GU Patho Renal & Cardiac

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Author:
MeganM
ID:
311371
Filename:
GU Patho Renal & Cardiac
Updated:
2015-11-15 17:49:21
Tags:
GU McCance Patho Renal
Folders:
GU,Patho,Exam 3
Description:
Renal & Cardiac
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  1. Why would someone with kidney disease be anemic?
    IN RF, kidneys won't be producing EPO to stimulate RBC production in BM
  2. Why would a person with kidney disease be hypocalcemic?
    • B/c the kidney is responsible for activating vit D w/ stimulus of PTH & if kidney not working, vit D will not be converted to active form & will not stimulate absorption of Ca++ in GI tract
    • even with high Ca++ diet, it will not be absorbed and person can get osteoporosis.
  3. Why is a midstream catch for UA so important for females?
    • b/c the first part of urine comes from distal urethra and can contain bacteria.  
    • Midstream will be good indicator of what is in urinary or GI tract
  4. How do macula densa cells affect GFR & BV?
    • They sense concentration of Na+ & Cl-. If concentration is high, that means GRF and BV are high, so they inhibit renin secretion. 
    • Vice versa
  5. Function of principal cells.
    • Drive the Na+K+ pump
    • reabsorb Na+ and H2O
    • secrete K+
    • stimulated by aldosterone
  6. Function of Intercalated cells.
    • regulate pH
    •  secrete H+ and reabsorb HCO3- OR 
    • secrete HCO3- and reabsorb K+
  7. What controls the secretion of K+?
    aldosterone
  8. Tubular reabsorption is movement of fluids & solutes from where to where?
    tubular lumen (nephron) back to peritubular capillary plasma (blood)
  9. Tubular secretion is movement of substances from where to where?
    peritubular capillary plasma (blood) to tubular lumen (nephron)
  10. What happens to arteriole smooth muscle when arterial pressure increases? What is the mechanism called that is resposible for this?
    • it contracts, decreasing glomerular perfusion
    • myogenic mechanism
  11. Increased NaCl in the distal nephron _____ renin release.
    • inhibits
    • (macula densa cells)
  12. Decreased NaCl in the distal nephron _____ renin release.
    • stimulates
    • (macula densa cells)
  13. Increased pressure in the Afferent arteriole _____ renin release.
    • inhibits
    • (baroreceptor)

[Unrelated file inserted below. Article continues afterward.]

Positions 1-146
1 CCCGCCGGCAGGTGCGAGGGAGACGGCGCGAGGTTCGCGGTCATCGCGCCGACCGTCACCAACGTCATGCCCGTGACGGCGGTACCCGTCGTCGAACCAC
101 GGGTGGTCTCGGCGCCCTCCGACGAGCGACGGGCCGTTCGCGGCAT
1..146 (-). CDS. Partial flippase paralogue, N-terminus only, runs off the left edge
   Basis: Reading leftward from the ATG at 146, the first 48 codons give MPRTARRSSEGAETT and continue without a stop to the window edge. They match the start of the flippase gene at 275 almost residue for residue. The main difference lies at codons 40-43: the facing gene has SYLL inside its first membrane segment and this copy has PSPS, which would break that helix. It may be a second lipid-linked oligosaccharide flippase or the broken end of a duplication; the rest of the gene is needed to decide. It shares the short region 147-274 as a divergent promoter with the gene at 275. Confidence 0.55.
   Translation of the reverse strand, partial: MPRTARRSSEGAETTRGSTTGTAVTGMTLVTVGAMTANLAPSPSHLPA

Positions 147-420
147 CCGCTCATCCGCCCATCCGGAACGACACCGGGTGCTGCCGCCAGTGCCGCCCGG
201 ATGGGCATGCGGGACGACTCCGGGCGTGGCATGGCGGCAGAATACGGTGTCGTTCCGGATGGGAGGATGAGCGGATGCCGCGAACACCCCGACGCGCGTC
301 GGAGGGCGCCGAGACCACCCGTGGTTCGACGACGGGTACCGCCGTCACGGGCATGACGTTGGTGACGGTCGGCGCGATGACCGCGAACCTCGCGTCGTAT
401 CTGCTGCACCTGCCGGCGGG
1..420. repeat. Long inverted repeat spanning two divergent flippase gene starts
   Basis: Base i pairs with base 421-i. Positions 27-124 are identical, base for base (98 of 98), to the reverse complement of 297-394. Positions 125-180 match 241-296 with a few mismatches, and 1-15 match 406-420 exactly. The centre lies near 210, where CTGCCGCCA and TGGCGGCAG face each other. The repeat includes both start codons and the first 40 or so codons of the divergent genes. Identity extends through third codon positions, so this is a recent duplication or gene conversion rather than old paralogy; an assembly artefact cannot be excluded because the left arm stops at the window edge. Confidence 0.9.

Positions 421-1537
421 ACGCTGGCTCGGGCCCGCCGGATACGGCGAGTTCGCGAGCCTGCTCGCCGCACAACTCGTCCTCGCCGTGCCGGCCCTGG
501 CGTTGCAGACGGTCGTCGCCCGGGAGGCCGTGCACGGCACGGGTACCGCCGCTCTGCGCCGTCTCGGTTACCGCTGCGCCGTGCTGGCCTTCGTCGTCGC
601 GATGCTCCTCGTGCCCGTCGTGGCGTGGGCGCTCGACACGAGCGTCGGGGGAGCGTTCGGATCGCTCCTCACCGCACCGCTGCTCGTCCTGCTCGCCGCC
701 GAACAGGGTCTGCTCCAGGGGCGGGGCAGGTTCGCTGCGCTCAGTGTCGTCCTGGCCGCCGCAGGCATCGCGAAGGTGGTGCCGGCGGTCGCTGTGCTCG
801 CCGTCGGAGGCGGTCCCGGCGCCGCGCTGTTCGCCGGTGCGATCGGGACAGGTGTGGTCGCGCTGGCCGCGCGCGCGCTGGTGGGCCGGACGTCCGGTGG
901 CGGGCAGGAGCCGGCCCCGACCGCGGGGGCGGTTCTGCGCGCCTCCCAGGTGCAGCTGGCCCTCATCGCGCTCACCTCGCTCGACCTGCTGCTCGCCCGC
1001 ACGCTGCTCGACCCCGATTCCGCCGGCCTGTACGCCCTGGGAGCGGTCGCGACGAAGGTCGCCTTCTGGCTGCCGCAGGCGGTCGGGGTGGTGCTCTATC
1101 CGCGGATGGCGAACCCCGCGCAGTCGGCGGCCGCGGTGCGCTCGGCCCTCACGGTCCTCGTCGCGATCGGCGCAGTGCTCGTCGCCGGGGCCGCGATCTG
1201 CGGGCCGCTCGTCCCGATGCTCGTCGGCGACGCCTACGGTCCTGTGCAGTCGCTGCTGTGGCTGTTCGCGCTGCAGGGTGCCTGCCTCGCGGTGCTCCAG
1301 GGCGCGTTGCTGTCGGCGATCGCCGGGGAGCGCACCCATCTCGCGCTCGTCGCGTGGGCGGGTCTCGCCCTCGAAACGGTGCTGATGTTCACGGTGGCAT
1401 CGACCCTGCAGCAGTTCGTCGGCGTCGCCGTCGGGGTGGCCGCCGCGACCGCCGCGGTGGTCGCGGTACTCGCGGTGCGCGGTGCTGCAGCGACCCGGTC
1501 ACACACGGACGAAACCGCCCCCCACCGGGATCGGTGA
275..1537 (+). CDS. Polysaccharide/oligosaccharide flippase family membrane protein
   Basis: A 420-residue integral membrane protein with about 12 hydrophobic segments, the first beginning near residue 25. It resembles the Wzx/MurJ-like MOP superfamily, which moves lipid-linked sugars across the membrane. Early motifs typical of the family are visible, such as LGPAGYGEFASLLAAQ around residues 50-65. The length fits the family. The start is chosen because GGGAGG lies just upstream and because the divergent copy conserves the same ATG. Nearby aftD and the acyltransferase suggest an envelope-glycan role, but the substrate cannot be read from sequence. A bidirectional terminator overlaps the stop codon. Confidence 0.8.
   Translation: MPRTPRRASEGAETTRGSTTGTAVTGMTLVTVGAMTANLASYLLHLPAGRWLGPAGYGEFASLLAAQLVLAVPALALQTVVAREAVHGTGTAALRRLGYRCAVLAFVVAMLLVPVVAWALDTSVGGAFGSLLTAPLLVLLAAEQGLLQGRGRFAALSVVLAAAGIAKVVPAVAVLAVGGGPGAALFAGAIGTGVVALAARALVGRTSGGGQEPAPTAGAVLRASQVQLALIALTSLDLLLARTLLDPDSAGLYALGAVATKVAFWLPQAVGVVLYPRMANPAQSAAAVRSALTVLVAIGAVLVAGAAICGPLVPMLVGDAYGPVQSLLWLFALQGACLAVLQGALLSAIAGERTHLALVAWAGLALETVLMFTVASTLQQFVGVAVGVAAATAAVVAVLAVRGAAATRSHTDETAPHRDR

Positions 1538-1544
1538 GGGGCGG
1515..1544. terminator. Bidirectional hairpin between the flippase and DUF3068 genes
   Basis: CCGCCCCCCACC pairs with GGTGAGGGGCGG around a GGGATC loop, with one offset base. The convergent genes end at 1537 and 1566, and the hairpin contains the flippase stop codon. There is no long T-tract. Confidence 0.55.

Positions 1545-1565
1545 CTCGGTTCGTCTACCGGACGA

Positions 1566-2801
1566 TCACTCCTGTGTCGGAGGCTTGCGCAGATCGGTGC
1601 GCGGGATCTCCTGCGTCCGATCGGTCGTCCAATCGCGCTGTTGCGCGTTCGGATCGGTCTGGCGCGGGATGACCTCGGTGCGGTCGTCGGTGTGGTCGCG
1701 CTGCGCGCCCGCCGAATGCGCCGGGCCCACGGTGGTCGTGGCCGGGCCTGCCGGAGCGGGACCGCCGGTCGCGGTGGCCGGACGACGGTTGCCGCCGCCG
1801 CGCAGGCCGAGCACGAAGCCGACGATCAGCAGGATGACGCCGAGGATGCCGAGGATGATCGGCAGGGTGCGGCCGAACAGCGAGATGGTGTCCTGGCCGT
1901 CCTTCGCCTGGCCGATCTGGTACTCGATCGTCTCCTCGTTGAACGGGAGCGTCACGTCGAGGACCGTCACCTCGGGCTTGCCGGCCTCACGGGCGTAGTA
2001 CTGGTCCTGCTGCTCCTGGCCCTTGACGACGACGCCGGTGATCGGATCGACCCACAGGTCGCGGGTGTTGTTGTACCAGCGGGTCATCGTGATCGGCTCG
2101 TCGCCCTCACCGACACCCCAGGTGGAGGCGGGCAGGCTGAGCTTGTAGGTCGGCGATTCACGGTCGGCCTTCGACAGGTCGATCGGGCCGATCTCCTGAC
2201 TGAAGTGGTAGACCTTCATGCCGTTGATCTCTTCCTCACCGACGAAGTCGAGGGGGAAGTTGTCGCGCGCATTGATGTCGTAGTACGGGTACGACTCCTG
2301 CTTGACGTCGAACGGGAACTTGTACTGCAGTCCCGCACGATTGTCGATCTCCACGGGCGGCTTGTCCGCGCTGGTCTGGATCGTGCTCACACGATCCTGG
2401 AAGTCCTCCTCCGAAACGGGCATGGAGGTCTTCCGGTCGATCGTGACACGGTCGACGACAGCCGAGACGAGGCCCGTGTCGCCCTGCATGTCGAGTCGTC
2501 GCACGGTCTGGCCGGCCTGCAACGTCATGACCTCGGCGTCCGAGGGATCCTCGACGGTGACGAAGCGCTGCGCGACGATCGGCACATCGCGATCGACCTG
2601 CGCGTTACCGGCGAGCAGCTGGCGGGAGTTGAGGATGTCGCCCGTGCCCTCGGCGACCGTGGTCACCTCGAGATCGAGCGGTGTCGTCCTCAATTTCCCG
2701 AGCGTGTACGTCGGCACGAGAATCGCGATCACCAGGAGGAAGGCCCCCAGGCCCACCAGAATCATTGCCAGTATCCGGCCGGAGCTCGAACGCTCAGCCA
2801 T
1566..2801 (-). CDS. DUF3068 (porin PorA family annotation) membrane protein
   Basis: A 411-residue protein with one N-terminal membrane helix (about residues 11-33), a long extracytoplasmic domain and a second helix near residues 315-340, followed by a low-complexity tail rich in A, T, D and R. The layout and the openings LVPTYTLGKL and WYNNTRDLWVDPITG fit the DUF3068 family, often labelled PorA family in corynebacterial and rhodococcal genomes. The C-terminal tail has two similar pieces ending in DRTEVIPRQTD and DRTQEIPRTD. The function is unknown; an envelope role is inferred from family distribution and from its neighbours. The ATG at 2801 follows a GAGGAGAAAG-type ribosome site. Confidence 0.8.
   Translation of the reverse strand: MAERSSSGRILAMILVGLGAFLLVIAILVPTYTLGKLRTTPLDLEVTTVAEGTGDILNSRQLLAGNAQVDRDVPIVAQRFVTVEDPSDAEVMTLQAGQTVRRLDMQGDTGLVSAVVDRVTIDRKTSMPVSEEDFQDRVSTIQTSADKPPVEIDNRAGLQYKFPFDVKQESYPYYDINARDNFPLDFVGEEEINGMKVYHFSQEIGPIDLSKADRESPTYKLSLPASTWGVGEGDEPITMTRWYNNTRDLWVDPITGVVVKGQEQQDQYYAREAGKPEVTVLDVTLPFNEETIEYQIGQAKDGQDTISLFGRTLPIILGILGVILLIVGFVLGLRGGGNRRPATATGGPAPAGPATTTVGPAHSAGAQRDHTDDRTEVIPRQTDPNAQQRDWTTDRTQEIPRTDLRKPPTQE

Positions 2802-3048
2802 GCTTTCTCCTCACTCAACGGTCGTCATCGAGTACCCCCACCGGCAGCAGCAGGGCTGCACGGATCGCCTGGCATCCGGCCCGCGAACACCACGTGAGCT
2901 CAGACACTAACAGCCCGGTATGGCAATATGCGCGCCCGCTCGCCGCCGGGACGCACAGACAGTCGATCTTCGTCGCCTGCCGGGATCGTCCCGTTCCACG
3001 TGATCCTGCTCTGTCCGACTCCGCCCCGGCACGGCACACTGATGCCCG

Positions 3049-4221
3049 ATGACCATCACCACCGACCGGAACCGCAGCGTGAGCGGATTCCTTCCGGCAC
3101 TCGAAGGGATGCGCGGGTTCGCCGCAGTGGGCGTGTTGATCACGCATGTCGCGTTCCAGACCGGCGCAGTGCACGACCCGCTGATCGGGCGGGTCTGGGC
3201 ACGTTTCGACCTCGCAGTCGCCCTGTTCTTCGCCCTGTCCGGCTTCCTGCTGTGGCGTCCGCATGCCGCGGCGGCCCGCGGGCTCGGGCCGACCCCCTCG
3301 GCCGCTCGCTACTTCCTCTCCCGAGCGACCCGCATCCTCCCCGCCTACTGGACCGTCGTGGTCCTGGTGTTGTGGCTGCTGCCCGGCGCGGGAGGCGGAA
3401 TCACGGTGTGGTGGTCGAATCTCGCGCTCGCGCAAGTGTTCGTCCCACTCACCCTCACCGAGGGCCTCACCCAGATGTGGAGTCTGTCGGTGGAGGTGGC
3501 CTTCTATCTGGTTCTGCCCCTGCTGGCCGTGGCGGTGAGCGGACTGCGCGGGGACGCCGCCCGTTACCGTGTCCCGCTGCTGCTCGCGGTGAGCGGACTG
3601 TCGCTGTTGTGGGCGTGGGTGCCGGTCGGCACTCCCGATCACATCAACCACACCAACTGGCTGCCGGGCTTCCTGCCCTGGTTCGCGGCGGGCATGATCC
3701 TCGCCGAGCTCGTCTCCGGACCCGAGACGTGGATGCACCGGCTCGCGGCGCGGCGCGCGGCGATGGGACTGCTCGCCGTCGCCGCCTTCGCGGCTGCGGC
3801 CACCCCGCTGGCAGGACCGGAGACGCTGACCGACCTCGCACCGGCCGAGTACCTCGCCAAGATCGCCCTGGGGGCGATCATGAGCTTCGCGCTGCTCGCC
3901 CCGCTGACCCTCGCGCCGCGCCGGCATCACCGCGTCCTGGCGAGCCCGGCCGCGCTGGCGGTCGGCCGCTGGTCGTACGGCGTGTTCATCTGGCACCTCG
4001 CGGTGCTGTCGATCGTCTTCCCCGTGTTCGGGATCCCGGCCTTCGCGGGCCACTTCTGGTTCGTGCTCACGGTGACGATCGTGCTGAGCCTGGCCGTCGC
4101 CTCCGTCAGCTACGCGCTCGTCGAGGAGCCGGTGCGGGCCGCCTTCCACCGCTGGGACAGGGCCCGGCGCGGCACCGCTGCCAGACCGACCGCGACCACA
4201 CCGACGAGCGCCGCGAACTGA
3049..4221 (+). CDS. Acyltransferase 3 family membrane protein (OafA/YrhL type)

14. Decreased pressure in the Afferent arteriole _____ renin release.
    • stimulates
    • (baroreceptor)
  15. What are juxtaglomerular cells?
    • baroreceptors that can sense pressure in afferent arteriole,
    • stim by sympathetic nerves
  16. What does GFR tell you about renal function?
    ability of kidneys to filter & fxn properly
  17. What does plasma creatinine concentration tell you about renal function?
    • if it is high, GFR is decreased
    • Cr and GFR are inversely related
    • (Cr is not secreted or reabsorbed)
  18. What does BUN tell you about renal function?
    • BUN and GFR are inversely related
    • Increased BUN = dehydration
    • Urea is reabsorbed so it is not a good measure
  19. What does the presence of epithelial casts tell you about renal function?
    • degeneration of tubular lumen OR
    • necrosis of renal tubules
  20. What does the presence of epithelial casts tell you about renal function?
    • degeneration of tubular lumen OR
    • necrosis of renal tubules
  21. The most common causes of acute tubular necrosis (ATN) are?
    hypotension and nephrotoxins
  22. What part of the heart does the parasympathetic NS innervate? Sympathetic?
    • Parasymp = nodal ONLY (only affects heart rate)
    • Sympathetic = nodal AND myocardium (affects HR and contractility)
  23. What is Ohm's law? Why is it significant?
    • Resistance = change in pressure/rate of flow
    • a small change in resistance means a big change in flow
  24. What is Poiseuille's Law?
    • Resistance is directly r/t length & viscosity;
    • indirectly r/t radius to 4th power
    • ↑ length = increased ↑ resistance = ↓ BF

     ↑ radius to 4th power = ↓ resistance =  ↑ BF
  25. How does EDV affect CO?
    ↑ EDV means  ↑ preload =  ↑ vent contraction = ↑SV & ↑C.O.
  26. What is Laplace's Law?
    • wall tension is
    • directly r/t  intraventricular pressure * radius;
    • inversely r/t wall thickness (m)
    • T=(p*r)/m
    • *rubber band analogy
  27. What happens to the wall cells of the ventricle if it is dilated?
    they increase tension to produce given pressure
  28. How does a dilated ventricle affect blood ejection?
    wall cells must ↑ tension, which ↓ rate of fiber shortening (muscle contraction) and  ↑ ability to eject blood

    (more energy is needed)
  29. BF is _____ r/t pressure; ____ r/t resistance.
    • directly
    • inversely
  30. Autoregulation (myogenic regulation) of BF keeps a constant flow by what?
    altering the resistance in the arterioles with smooth muscle contraction or relaxation
  31. What happens to the LV in aortic stenosis and why?
    LV hypertrophy b/c it has to generate higher pressure to get the blood through
  32. How does aortic stenosis lead to ischemia?
    • LV is enlarged b/c it has to generate more pressure to get blood through;
    • b/c heart muscle is larger, it cannot properly relax to fill
  33. Why would someone with mitral stenosis be on anticoagulant therapy?
    b/c it causes LA to enlarge due to blood backing up; stasis of blood in LA can lead to thrombi
  34. Severe mitral stenosis can lead to what?
    CHF
  35. Two things that can cause chronic aortic regurgitation.
    • rheumatic fever
    • persistent systemic HTN
  36. What does a decreased EF mean?
    • systolic dysfunction;
    • blood cannot get out (or in to) of heart
  37. How can atherosclerosis lead to ischemia & infarction?
    plaques can rupture, cause thrombus & sudden occlusion of BV

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